Yes, all these things are possible, and no one can prove conclusively they are not. The question is not what is possible, but instead what the evidence shows, and what is reasonable. The “possible” argument is just a superficial red herring. It is, in short, a very weak foundation for either personal philosophy or legal argument.
While some skeptics get accused of being closed-minded, I have actually found that the opposite is true. For example, I often encounter people who are convinced that they saw a ghost or a Bigfoot; they are 100% convinced, because, they tell me, “I saw it with my own eyes, and I know what I saw.” Which is interesting, because it’s clear that they are closed-minded, not I. I am open-minded about the possibility that these creatures exist; I don’t know (and can’t prove) that they do or don’t. But the people who “know”—who are absolutely certain—that these things exist are not open minded to the possibility that they don’t exist. The answer has been decided for them, and no evidence or argument will sway them from their conviction that they could be mistaken or that these things exist. As long as you are willing to accept evidence either way (especially evidence against what you believe), you are being open-minded and a good investigator.
The goal of scientific and skeptical investigation is not debunking or disproving; the goal is the truth. A good investigator must be willing to follow the evidence wherever it leads. When I go into a haunted house investigation, I personally don’t know (and don’t care) if there are ghosts there or not. It really doesn’t matter to me; what matters is solving the mystery. If the solution to a mystery is that there’s a ghost in a house, that’s great. If the solution to the mystery is that there’s not a ghost in a house, that’s fine too, as long as I can figure out what people thought was a ghost.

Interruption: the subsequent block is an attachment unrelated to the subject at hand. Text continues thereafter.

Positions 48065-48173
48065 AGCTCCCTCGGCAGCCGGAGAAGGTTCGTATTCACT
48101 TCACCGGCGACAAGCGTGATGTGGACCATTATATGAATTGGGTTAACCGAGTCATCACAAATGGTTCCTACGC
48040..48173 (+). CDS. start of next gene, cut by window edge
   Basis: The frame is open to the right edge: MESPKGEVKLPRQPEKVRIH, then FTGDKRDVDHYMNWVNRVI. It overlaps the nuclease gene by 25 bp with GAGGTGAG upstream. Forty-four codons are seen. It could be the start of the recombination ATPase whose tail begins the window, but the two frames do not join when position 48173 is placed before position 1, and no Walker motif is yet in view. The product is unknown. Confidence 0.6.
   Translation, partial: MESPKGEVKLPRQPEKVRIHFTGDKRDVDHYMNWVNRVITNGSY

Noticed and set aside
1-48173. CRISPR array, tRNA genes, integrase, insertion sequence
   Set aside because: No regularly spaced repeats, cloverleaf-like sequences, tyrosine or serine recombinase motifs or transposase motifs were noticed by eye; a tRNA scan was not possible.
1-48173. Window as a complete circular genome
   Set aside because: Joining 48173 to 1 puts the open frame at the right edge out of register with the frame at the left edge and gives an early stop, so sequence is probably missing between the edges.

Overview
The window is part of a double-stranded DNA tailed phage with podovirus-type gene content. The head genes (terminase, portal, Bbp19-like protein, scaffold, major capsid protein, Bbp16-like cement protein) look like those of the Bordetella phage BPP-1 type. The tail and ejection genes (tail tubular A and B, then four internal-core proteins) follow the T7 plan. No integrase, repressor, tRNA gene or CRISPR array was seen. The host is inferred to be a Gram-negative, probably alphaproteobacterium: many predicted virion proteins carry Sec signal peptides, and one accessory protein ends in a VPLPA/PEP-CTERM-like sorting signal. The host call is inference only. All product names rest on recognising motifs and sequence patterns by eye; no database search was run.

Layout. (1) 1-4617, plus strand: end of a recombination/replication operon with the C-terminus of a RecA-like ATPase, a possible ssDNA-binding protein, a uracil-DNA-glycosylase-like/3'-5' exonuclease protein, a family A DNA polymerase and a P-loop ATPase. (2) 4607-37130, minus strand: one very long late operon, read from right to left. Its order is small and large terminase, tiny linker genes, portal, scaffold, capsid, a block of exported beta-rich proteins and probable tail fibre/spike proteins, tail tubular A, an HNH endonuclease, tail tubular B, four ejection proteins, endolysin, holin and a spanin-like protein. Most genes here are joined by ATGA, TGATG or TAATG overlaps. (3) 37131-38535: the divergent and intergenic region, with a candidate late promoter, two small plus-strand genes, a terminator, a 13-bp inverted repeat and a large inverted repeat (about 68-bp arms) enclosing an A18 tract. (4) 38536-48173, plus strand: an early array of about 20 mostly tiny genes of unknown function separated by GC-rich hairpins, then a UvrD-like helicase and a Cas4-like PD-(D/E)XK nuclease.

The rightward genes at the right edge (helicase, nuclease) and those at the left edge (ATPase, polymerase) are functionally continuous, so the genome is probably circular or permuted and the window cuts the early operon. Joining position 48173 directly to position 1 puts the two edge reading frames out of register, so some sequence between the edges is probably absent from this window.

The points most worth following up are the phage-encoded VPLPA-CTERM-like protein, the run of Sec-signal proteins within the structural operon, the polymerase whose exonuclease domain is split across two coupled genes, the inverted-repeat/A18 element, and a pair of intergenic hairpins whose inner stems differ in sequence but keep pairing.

One common charge leveled against skeptics and scientists is that they refuse to acknowledge the existence of paranormal phenomenon (psychic abilities, ghosts, extraterrestrial visitors, etc.) because it would destroy their worldview. Skeptics and scientists, they say, are deeply personally and professional invested in defending the scientific “status quo.” This claim is heard over and over again, often from New Age writers, UFO buffs, and the like.
It is, of course, a myth. Take, for example, the recent news that a laboratory may have proven that it’s possible to exceed the speed of light. The scientists and researchers who were skeptical of the new faster than light claims are not skeptical because accepting that Einstein was wrong about something would lead to a nervous breakdown, or that their whole worldview would crumble beneath them, or that they would have to accept that science doesn’t know everything. The reason scientists are skeptical is because the new study contradicts all previous experiments. That’s what good science does: When you do a study or experiment-especially one whose results conflict with earlier conclusions, you study it closely and question it before accepting the results.
Scientific testing is incredibly difficult work. Designing a well-controlled experiment can take months (or years), and no experiment is perfect. There are always some variables beyond the experimenter’s control that must be accounted for. The goal is to design better and better studies as time goes on, fixing problems in previous studies and refining the methodologies.
What was the reaction from scientists? “Burn the witch, this is heresy and cannot be true?” No, it’s, “Well, that’s interesting… Let’s take a closer look at the experiment to make sure the results are valid.”
Furthermore, the very fact that this experiment was conducted in the first place proves that scientists are hardly afraid of challenging the dominant scientific beliefs and paradigms. If scientists were truly reluctant to rock the scientific boat (“Maybe we shouldn’t do this because we need preserve Einstein’s legacy”), they wouldn’t have done the study. In science, those who disprove dominant theories are rewarded, not punished. Disproving one of Einstein’s best-known predictions would earn the scientists a place in the history books, if not a Nobel prize.
Similarly, if some day I can prove that Bigfoot exists, or that ghosts exist, I would be the first person in history to do that. I would become instantly world-famous (and I’m sure I’d find a way to get rich off it too!). I’d love to find definitive proof of the paranormal…. hopefully you would too, which is why you’re here—and why you’ll love the next installment, where I’ll discuss the nature of the unknown…and my experience with a UFO!